Editor’s note: Debunked is a science news series that focuses on dismantling common myths and misconceptions with the help of UW experts.

The idea that carrots improve eyesight is an age-old tactic used by parents to get their kids to eat the vegetables on their plate, but research has shown that this widely held belief may not be as true as most people think.

According to an article from Winchester Hospital, carrots are a source of vitamin A, which is known for improving vision and eyesight. University of Wisconsin horticulture professor Irwin Goldman explained some eyesight benefits that come from eating carrots.

“Carrots produce beta carotene, and some other minor carotenoids, that are turned into vitamin A in the body,” Goldman said. “Vitamin A does many things, but one of those is to provide an essential part of membranes and help protect components of the eye and promote eye health.”

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So, while yes, carrots do contain the vitamin that is necessary for improved vision, there are many other foods that have plenty of vitamin A as well. Leafy greens, tomatoes, eggs and milk are all examples of other vitamin A-rich foods.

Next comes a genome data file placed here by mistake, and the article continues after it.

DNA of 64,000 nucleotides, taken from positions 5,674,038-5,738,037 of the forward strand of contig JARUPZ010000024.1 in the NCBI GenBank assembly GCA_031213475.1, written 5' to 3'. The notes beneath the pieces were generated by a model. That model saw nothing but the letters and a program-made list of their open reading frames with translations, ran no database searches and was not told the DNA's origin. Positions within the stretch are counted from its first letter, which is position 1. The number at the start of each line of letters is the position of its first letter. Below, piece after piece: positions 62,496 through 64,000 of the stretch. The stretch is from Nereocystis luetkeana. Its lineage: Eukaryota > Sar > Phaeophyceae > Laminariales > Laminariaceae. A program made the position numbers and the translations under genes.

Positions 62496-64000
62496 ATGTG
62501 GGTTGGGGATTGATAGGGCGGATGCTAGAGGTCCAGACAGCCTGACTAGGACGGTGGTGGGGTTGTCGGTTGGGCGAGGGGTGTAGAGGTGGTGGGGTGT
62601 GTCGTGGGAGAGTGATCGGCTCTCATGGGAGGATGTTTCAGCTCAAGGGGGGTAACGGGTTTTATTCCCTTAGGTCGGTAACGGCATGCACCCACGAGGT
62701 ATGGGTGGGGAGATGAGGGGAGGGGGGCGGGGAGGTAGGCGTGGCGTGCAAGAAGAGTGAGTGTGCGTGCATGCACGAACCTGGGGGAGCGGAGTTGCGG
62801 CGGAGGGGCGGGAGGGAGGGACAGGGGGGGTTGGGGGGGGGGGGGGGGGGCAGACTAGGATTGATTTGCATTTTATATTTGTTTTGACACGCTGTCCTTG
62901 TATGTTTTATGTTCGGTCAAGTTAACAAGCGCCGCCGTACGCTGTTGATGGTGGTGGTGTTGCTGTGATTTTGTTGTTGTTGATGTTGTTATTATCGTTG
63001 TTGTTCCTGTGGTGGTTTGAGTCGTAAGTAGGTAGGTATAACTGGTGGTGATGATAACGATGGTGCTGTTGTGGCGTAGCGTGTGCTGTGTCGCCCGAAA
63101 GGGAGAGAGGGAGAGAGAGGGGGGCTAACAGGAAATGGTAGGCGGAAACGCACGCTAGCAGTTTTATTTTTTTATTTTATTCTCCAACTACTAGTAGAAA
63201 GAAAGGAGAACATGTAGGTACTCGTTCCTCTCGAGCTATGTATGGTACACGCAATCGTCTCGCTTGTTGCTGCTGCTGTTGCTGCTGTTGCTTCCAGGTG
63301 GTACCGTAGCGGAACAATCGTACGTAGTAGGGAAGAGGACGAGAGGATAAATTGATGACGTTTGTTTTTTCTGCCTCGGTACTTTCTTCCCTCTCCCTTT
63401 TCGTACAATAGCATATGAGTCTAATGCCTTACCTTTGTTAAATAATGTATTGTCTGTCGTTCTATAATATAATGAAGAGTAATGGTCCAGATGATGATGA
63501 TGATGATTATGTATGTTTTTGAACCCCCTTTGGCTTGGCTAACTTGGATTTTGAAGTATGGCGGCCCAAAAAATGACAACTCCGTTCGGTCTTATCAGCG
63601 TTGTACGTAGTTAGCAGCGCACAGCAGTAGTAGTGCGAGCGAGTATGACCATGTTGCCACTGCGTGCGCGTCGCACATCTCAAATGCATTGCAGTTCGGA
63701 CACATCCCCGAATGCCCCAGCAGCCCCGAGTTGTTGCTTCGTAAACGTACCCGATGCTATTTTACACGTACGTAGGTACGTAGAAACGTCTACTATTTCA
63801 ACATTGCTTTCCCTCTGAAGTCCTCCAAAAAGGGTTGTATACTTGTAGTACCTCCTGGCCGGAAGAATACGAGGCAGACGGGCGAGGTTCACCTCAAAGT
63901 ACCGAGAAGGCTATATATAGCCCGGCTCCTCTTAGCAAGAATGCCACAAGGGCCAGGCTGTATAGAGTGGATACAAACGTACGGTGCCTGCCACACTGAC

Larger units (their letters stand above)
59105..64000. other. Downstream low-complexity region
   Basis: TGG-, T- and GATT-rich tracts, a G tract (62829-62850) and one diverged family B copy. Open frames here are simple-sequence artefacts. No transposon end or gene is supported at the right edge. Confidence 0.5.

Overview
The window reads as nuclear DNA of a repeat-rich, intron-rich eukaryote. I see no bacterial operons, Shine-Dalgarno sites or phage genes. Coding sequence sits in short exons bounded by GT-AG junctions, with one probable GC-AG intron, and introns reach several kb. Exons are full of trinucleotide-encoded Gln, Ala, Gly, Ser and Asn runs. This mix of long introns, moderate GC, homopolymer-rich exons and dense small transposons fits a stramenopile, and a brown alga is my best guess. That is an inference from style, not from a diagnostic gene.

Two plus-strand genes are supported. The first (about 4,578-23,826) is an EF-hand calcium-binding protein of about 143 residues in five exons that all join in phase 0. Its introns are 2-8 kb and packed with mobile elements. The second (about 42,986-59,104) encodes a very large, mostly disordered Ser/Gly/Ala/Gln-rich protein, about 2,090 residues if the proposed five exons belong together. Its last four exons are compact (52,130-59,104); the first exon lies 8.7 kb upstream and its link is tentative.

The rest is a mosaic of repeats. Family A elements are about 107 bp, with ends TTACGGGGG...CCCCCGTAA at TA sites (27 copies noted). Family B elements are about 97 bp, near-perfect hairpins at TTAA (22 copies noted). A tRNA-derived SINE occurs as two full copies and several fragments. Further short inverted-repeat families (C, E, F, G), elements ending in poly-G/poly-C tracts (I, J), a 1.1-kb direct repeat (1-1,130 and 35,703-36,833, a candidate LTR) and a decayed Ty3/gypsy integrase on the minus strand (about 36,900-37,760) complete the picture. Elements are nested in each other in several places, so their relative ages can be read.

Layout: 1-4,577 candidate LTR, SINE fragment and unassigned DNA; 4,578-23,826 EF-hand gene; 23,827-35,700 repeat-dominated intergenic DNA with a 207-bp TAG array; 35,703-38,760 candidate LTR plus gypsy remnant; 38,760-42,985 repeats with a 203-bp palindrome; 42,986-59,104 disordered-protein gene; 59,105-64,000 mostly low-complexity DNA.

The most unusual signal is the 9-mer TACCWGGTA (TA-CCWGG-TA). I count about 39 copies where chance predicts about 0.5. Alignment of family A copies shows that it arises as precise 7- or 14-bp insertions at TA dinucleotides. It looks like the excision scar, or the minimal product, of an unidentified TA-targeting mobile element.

Because vitamin A is abundant in many other foods besides carrots, studies show that people with relatively balanced diets are likely to receive enough vitamin A to have healthy vision. As a result, they do not need to eat an entire bag of carrots to reap the benefits of vitamin A.

Though carrots might not drastically improve eye health, they still provide minimal benefits. In addition to eye health, carrots provide anti-carcinogens and antioxidants, overall providing health benefits to the entire body as opposed to just the eyes.

Despite the fact that vitamin A is found in many foods besides carrots, the amount needed in order to have healthy vision is relatively low and can be reached often without people consciously trying to consume an adequate amount of the vitamin.

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But there has been some evidence that carrots are able to improve some people’s vision. In rare cases, people who are night-blind consumed carrots for their vitamin A and beta carotene properties and saw improvement. It is important to note, though, that these people also took supplements including these properties, which could have contributed to their progress. 

While carrots do contain the necessary nutrients for healthy vision and eyesight, most people already consume adequate levels of vitamin A.

So no — you do not have to consume carrots like a rabbit in order to have healthy eyes.